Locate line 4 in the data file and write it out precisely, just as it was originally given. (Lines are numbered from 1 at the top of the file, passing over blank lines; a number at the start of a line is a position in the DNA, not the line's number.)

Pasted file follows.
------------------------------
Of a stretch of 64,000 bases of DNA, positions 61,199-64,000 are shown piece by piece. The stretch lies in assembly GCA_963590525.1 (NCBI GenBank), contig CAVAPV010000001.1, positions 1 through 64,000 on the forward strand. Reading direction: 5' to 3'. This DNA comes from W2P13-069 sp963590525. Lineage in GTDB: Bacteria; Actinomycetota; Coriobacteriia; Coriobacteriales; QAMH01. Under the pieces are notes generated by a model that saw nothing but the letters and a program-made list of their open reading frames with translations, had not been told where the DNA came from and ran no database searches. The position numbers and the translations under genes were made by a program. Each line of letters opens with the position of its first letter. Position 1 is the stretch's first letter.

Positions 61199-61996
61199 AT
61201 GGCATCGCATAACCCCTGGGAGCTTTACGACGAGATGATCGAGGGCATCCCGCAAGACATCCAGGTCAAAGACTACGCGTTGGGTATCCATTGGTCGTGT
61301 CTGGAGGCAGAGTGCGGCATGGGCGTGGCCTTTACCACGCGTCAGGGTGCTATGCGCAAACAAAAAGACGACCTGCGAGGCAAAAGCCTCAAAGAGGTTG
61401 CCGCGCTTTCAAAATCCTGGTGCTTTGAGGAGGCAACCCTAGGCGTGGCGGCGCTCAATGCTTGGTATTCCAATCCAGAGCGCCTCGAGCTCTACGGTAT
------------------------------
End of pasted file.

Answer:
61201 GGCATCGCATAACCCCTGGGAGCTTTACGACGAGATGATCGAGGGCATCCCGCAAGACATCCAGGTCAAAGACTACGCGTTGGGTATCCATTGGTCGTGT